Electronics, coding and hacking. And ADD.

Reverse engineering unbranded keypad


I bought a couple of these 16-button alphanumeric keypads a while ago, to use for various projects. They were dirt cheap with free shipping so the lack of a fancy label on them didn't worry me too much. If they worked they worked, and if they didn't - well, hey, not a big loss.

What I didn't take into consideration, was the fact that they didn't come with any documentation. At all. I had no clue what the pinouts were. Searching was useless, and the few similarly looking datasheets I found didn't match at all.

Since I got a new pair of probes for my multimeter today, I had a excuse to investigate this case further.

New multimeter probes
Finally a proper pair of probes, rated up to 600V/10A.

"Reverse engineering" isn't the proper word for this job, I think. There's no engineering involved, it's more... figuring out how it works. Anyway, time to figure out how this thing works, which should be a very simple job. As expected, opening the keypad revealed a single-sided PCB - although with a strange design. I guess the jumpers are inevitable on one side, but traces leading nowhere (broken by drilled holes) made no sense to me. You should be able to see a few of them vaguely on the image below:

Strange design, but still simple to follow.

I'm guessing multiple boards are produced simultaneously, and e-testing is done on the entire panel before separating and traces are cut by drilling holes.

Two boards, similar - but different.

...but wait. The other PCB is mounted upside down. I don't know wether my recently acquired mapping is correct, or as incorrect as it gets. I opened the other one and confirmed that both PCB's are identical. Must've been one assembly worker in China having a bad day, I guess.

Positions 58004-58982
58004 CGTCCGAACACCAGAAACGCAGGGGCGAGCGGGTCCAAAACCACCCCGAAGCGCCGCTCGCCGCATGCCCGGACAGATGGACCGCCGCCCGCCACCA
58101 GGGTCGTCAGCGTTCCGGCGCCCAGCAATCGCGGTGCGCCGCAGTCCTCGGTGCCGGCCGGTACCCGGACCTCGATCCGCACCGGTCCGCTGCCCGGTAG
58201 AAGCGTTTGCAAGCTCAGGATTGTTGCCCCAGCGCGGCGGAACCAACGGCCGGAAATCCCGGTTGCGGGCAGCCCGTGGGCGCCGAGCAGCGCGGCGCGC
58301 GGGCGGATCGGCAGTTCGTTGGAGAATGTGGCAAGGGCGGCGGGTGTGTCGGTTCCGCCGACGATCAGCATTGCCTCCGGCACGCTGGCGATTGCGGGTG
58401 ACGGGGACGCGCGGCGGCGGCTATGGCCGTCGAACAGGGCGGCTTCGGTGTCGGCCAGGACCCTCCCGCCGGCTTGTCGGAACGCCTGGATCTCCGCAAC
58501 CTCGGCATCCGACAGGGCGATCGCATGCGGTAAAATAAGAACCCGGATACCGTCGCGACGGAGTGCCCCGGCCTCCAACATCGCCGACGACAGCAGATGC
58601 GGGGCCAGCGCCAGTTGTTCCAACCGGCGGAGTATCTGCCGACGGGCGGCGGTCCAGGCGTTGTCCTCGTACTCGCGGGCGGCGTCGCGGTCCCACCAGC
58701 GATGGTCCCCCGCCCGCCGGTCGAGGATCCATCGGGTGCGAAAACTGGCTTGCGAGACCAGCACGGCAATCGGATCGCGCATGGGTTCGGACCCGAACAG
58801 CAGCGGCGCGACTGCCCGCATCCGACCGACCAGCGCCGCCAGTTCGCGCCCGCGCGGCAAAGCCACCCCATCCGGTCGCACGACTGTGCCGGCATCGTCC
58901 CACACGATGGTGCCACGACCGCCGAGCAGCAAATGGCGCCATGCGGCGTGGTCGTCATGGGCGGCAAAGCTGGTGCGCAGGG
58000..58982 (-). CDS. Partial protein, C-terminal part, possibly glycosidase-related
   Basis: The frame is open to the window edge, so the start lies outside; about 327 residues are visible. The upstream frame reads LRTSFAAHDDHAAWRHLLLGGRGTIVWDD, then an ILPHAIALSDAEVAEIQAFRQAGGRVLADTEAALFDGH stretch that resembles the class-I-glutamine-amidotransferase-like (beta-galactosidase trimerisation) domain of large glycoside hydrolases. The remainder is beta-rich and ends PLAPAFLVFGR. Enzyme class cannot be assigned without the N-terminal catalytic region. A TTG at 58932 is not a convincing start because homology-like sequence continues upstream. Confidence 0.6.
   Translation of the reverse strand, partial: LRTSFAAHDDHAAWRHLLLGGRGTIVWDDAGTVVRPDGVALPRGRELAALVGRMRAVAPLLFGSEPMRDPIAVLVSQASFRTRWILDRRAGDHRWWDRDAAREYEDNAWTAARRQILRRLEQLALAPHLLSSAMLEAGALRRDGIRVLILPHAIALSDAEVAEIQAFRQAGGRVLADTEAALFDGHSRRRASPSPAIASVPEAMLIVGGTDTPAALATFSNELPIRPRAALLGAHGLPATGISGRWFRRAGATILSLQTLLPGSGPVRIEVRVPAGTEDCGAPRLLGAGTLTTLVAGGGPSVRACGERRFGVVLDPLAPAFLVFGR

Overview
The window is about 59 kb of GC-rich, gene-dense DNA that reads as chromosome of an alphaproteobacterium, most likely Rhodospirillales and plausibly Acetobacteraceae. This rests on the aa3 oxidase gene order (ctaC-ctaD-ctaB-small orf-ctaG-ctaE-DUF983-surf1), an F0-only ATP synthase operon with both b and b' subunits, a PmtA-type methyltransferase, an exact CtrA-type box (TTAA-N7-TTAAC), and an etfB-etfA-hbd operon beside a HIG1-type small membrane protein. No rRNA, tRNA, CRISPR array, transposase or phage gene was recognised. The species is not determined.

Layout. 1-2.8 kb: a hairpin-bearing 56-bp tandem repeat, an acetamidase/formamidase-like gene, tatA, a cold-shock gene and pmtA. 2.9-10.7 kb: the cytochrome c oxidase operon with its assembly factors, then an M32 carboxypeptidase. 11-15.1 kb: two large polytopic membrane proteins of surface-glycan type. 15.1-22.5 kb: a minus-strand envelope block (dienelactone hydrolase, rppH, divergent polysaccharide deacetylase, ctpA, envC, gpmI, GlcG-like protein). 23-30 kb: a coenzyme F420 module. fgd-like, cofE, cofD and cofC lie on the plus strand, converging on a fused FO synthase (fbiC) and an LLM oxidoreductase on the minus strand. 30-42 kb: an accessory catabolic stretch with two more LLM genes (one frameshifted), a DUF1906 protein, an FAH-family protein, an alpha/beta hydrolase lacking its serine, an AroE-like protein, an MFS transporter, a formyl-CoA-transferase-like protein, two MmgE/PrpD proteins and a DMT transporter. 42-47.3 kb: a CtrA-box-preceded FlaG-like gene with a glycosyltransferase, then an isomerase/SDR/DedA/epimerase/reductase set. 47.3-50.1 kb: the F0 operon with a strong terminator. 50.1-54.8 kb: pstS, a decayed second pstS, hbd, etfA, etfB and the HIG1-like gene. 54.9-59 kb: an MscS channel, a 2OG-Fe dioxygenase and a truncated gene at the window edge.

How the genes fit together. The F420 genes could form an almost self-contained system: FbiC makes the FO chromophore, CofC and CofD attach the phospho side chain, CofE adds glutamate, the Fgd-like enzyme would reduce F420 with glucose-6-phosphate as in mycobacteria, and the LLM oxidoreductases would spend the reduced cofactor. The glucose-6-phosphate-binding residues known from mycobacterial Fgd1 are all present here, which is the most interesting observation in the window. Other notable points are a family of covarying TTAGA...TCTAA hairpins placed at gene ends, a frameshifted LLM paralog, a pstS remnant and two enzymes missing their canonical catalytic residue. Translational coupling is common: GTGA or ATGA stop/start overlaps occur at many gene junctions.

Either way, if you have one of these, you should be able to figure it out from this map:

      COL1  COL2  COL3  COL4
    ROW1  (1)   (2)   (3)   (A)
    ROW2  (4)   (5)   (6)   (B)
    ROW3  (7)   (8)   (9)   (C)
    ROW4  (*)   (0)   (#)   (D)
    Column 1 = pin 8
    Column 2 = pin 1
    Column 3 = pin 2
    Column 4 = pin 3
    Row 1 = pin 4
    Row 2 = pin 5
    Row 3 = pin 6
    Row 4 = pin 7

When you notice the numbering, it makes you go all "ahh, but why didn't.. since.. jumpers.. oh, fuck it."

Scanning each row and column sequentially reveals if one or more buttons are pushed. It's worth mentioning that I experienced the internal resistance of these devices to be up to 70-80 ohms, due to the rubber contact pad.

Bluetooth controlled relays


As if moving to a new house in christmas wasn't enough, I've been ill for a couple of days. You know, just to top it off with something. Dunno what hit me, but it was hard. Now that I'm finally back on my feet, it's time to play with me ole' toys again.

Today's project was a bluetooth-controlled relay module.

Now, just to be clear, I've felt the unforgiving whack from 230VACs many times before, so I'm leaving the relays unconnected for now. I'm trusting the "tock" from the 10 amp relays to be reliable enough.